Remember when the closest thing to a superhero on TV was the soapy teen adventures of Tom Welling’s handsome-yet-surprisingly-nerdy Clark Kent on Smallville?
If networks previously approached the genre with some trepidation, we’re now verging on over-kill. From the brooding Robin Hood-esque undertaking of Arrow to the preppy super-speed hijinks of The Flash, the small screen is currently awash with superheroes, making it hard for new shows to stand out from the crowd, as the lamentable Constantine can no doubt attest.
Marvel has already experienced first hand how challenging it can be to turn a comic book property into a hit show, with Agents of SHIELD still struggling for attention, which makes the decision to kick-off its quintet of interlocking miniseries on Netflix with Daredevil – a little know superhero whose only previous on-screen appearance was in the widely loathed Ben Affleck movie – an even bigger risk.
Thankfully, it’s a risk that pays off – and then some. Marvel’s Daredevil is unlike any superhero show you’ve ever seen, eschewing the usual mix of superpowers, colourful villains and high-tech gadgetry in favour of a gritty and raw crime thriller that’s punctuated by the kind of intensely visceral violence we’ve come to expect from the writer of the blood-soaked Spartacus series.
Visually, the show is gorgeously cinematic, director Phil Abraham shrouding the crumbling neighbourhood of New York City’s Hell’s Kitchen in a shadowy noir hue that never seems to go out of style. Yet, it’s what goes on beneath the dramatic aesthetic that’s most impressive, with writer Steven S. Knight serving up a multi-faceted crime story that slyly apes The Wire in its devastating focus on human emotion and moral turmoil in a corrupt society.
The Netflix series chronicles blind lawyer Matt Murdock’s (Charlie Cox) early forays as the titular vigilante as he dons the black homemade ninja costume that will be familiar to readers of Frank Miller’s The Man Without Fear and sets out to pulverise the ruthless criminals who have taken his neighbourhood in a choke hold since it was trashed during Avengers Assemble’s climatic alien invasion.
Knight is refreshingly content to spoon out Murdock’s origin story over the course of the series, which allows episode one to hit the ground running without the impediment of needless exposition, introducing Murdock and his law partner Foggy Nelson (Elden Henson) as they set up their new law firm and take on the case of an innocent women (Deborah Ann Woll) who’s framed for a brutal murder.
There’s even enough time to introduce primary antagonist William Fisk, aka the Kingpin, who appears only in name at first – spoken of in the kind of reverence usually reserved for Lord Voldemort – manoeuvring the pieces of his schemes from afar and ruling his new empire through fear and intimidation.
Broadwalk Empire’s Charlie Cox impresses in the lead role, embodying both the charming lawyer and ferocious vigilante sides of Murdock’s character, whilst also imbuing him with an underlying intensity that hints of a man struggling to keep a lid on all his bottled-up turmoil.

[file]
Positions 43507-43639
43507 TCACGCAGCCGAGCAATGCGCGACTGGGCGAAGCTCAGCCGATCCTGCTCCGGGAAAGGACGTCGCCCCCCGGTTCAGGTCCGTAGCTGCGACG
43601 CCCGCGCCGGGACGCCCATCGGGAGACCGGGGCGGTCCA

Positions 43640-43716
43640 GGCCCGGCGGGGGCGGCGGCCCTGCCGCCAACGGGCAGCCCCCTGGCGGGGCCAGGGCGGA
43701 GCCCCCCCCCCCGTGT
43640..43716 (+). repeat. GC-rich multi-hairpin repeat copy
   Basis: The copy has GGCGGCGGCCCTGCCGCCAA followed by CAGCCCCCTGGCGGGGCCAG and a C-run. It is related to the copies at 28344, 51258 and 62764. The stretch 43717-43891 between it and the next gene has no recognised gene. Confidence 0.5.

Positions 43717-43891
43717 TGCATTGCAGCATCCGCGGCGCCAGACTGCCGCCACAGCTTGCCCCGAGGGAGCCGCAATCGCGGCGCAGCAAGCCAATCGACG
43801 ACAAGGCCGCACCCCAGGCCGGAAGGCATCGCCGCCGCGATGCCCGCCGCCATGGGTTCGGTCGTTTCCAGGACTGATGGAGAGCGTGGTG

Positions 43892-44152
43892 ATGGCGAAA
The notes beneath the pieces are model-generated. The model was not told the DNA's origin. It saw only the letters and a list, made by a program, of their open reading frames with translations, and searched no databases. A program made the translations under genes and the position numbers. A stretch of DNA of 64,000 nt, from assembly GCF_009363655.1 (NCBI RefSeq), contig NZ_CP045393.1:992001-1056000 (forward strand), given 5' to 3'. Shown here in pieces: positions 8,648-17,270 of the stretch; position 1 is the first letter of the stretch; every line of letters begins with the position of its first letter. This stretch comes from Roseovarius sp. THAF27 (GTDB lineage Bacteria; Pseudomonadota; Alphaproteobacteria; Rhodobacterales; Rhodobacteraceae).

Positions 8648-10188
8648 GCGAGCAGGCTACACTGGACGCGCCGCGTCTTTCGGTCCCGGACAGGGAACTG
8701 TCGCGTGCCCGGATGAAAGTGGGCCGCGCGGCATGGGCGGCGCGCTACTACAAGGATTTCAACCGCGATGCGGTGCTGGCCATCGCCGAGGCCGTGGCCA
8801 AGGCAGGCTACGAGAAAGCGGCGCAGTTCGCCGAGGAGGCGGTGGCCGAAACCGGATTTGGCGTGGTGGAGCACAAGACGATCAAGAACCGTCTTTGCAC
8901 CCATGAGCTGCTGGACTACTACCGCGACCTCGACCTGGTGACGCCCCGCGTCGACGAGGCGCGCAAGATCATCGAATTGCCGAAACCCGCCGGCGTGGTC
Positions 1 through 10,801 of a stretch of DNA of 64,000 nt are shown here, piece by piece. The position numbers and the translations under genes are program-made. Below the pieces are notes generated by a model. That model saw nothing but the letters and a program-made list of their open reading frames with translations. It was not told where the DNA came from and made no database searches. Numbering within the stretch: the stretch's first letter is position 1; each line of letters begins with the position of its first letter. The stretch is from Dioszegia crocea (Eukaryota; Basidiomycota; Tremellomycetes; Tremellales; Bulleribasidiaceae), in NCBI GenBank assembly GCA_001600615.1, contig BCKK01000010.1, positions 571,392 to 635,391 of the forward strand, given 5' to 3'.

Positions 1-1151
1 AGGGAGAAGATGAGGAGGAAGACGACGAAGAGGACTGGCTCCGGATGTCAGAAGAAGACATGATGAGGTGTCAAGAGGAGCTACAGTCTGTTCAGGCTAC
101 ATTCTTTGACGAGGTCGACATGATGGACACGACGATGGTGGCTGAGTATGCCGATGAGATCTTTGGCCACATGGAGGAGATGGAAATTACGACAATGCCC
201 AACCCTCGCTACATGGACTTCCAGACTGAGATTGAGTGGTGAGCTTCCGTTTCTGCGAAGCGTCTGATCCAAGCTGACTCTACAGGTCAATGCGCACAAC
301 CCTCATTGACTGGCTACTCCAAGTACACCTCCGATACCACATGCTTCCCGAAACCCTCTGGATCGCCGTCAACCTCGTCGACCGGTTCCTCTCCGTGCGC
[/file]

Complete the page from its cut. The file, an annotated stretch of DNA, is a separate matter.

It of course helps that Murdock represents a meaty role for any actor. With a tragic backstory that even Bruce Wayne can’t match, having lost first his sight in a chemical accident aged five and then his father when a gang of vengeful thugs come calling, Murdock is a richly complex character who uses his vigilantism as an outlet for his grief and yet feels conflicted about his violent actions due to his Catholic upbringing.
But what’s most remarkable about this ‘superhero’ is that he is entirely fallible. While his blindness has heightened his other senses to superhuman levels, Murdock doesn’t have a superpower to call upon or a billion dollar trust fund to equip him with impenetrable armour and high-tech gadgets, and as a result he frequently gets hurt in fights and often requires improvised medical care from concerned local nurse Claire (Rosario Dawson).
Yet he never gives up, his greatest strength being a superhuman will to keep fighting back – a trait he learned from his father, a rather poor boxer who, Murdock recalls, could at least take a punch. This formidable drive looks set to provide the series’ main narrative arc as Murdock continues to push his body, and, more importantly, his morals, to breaking point. Will he be able to pick himself back up when the inevitable collapse comes his way?
There are those that lament the abundance of comic book adaptations on our screens as a sign of the dearth of original ideas; Daredevil proves that this is far from the case.
As Constatine and Agents of SHIELD have already proved, it’s no east feat to standout in this saturated genre, yet Daredevil does just that by reworking its hero’s comic book origins into the style of a gripping and pulverising crime drama that revels in the kind of moral ambiguity and brutal physicality that can match whatever the best of TV has to offer.